Tetrapod Zoology

Archives for April, 2011

The Matamata is an incredible animal. A morphologically bizarre, highly cryptic, aquatic South American turtle, it’s equipped with a super-specialised wide, flattened skull and a host of peculiar features that allow it to engulf fish and other prey in deft acts of rapid suction. Surprisingly large (up to 1 m long), it has a very…

While chasing up sivathere stuff, I got distracted. Sorry. Among the most spectacular of extinct bovids is the Plio-Pleistocene African form Pelorovis, famous for its gigantic curved horns. These can span 3 m in fossil skulls, and were certainly even longer in the living animal. Pelorovis was built rather like a gigantic, long-horned version of…

I don’t do requests on Tet Zoo, but when enough people ask me about the same thing it does get into my head. Ever since the early days of ver 1 people have been asking me about late-surviving sivatheres. What, they ask, is the deal with those various pieces of rock art and that Sumerian…

Over the course of the previous 19 – yes, 19 – articles we’ve looked at the full diversity of vesper bat species (see links below if there are any parts you’ve missed). If you’ve been following the series on an article-by-article basis, you’ll hopefully now have a reasonable handle on the morphological, behavioural and ecological…

I find myself astonished by the fact that I’ve done it. With the publication of this article I’ve succeeded in providing a semi/non-technical overview of all the vesper bats of the world… or, of all the major lineages, anyway. Obviously, it hasn’t been possible to even mention all 400-odd vesper bat species, let alone all…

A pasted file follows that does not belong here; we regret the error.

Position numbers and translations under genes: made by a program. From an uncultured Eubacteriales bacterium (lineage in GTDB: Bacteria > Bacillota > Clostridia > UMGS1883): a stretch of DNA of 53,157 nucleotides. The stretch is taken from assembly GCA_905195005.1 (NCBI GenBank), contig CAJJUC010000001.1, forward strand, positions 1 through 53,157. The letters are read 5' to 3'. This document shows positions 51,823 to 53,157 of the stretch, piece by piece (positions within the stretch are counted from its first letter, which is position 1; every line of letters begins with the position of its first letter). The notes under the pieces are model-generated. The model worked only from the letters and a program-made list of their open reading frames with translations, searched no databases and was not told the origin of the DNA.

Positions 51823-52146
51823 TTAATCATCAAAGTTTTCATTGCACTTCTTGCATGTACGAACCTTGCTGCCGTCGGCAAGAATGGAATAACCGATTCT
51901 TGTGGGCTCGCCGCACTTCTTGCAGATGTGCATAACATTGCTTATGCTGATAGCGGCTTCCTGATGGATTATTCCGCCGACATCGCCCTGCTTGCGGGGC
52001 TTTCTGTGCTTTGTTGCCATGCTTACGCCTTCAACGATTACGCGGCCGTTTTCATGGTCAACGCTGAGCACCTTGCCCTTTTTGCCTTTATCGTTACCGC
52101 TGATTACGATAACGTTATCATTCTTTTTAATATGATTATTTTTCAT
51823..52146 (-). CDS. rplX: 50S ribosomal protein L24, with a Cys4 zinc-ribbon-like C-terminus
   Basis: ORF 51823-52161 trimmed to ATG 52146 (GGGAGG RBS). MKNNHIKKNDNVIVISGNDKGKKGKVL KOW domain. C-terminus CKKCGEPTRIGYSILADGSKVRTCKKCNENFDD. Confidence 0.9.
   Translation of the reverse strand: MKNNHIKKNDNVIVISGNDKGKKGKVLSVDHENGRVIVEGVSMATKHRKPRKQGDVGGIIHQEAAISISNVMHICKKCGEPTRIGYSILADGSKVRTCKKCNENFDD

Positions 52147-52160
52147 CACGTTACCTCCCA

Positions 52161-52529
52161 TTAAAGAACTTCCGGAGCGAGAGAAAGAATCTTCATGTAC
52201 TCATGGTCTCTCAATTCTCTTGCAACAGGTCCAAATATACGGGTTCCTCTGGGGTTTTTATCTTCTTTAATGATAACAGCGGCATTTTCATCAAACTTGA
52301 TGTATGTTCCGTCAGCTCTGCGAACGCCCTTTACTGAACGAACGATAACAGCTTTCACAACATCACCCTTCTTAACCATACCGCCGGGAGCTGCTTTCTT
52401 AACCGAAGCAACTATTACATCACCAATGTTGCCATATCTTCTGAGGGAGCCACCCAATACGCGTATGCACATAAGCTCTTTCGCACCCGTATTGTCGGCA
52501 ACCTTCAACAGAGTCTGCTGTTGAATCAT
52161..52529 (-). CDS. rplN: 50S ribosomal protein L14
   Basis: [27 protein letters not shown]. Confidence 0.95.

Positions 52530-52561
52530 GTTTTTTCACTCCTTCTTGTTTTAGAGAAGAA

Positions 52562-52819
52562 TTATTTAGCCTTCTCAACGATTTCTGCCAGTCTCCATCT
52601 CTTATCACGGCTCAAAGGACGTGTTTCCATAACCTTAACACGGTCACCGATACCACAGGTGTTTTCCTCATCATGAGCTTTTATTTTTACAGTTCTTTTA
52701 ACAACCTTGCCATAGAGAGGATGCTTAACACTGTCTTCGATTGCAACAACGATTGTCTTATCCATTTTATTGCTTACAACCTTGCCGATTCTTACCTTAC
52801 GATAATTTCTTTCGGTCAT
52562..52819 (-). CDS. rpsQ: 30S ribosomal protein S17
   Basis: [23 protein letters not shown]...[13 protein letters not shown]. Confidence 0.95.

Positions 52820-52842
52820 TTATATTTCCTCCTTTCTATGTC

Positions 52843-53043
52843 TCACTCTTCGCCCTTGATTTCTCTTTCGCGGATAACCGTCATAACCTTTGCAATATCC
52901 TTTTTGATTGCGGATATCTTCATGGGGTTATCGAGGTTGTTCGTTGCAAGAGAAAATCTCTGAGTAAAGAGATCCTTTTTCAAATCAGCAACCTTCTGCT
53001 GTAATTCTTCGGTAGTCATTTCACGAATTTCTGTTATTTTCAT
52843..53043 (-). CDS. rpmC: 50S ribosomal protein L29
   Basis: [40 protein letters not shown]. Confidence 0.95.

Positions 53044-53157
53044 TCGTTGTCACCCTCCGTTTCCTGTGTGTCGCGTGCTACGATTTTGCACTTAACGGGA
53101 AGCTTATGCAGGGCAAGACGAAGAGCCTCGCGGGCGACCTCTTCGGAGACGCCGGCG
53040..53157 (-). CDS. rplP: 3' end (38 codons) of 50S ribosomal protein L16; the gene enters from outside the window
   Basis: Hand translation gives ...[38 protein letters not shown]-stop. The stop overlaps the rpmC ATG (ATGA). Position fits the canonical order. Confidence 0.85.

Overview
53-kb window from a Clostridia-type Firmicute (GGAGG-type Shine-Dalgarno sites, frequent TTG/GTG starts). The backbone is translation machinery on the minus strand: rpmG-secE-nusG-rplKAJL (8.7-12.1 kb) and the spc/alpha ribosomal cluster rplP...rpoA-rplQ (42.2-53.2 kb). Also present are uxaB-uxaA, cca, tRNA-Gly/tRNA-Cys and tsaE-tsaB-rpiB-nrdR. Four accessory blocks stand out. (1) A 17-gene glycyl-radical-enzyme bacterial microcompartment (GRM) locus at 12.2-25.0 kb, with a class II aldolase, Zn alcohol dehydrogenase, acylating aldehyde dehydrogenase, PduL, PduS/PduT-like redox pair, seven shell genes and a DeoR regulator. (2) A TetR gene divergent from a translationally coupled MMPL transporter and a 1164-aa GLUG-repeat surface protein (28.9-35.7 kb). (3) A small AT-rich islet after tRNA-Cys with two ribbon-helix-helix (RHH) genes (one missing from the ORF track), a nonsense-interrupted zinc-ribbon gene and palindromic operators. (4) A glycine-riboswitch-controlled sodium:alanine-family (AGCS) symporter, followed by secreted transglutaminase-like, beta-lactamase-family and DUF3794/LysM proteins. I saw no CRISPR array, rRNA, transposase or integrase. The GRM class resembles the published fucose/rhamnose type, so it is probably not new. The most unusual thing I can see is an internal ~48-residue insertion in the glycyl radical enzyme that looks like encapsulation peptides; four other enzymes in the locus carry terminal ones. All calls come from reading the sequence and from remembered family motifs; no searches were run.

Among the best known, most widespread and most familiar of vesper bats are the pipistrelles. All bats conventionally regarded as pipistrelles are small (ranging from 3-20 g and 35-62 mm in head-body length), typically with proportionally short, broad-based ears and a jerky, rather erratic flying style.

Here we are, so close to the very end. I am pleased and surprised to find that we’re now looking at the vesper bats within Vespertilionini – the clade that (in the topology I’m using here: that of Roehrs et al. (2010)) includes the pipistrelles and noctules and their closest relatives. We’ll get to those…

By now (if, that is, you’ve been following this thrilling, roller-coaster ride of a series) we’ve gotten through the better part of vesper bat phylogeny: we’ve climbed ‘up’ the vesper bat cladogram and are now within the youngest major section of the group. Recent phylogenetic studies have recognised a serotine clade (Eptesicini or Nycticeiini), a…

As we’ve seen throughout this series (see links below for previous parts), recent phylogenetic studies have found a number of ‘pipistrelle-like non-pipistrelles’ to form a novel clade previously unsuspected from morphological studies [composite above shows – l to r – Hypsugo cf. joffrei (from Kruskop & Shchinov (2010)), Neoromicia capensis (from Fernloof Nature Reserve), and…

A group of mostly mid-sized pipistrelle-like bats of Africa and the northern continents are known as the serotines (Eptesicus) [species shown here is the one generally known simply as the Serotine E. serotinus: photo by Mnolf, from wikipedia]. Here in Europe this is – along with pipistrelles, noctules and long-eared bats – one of the…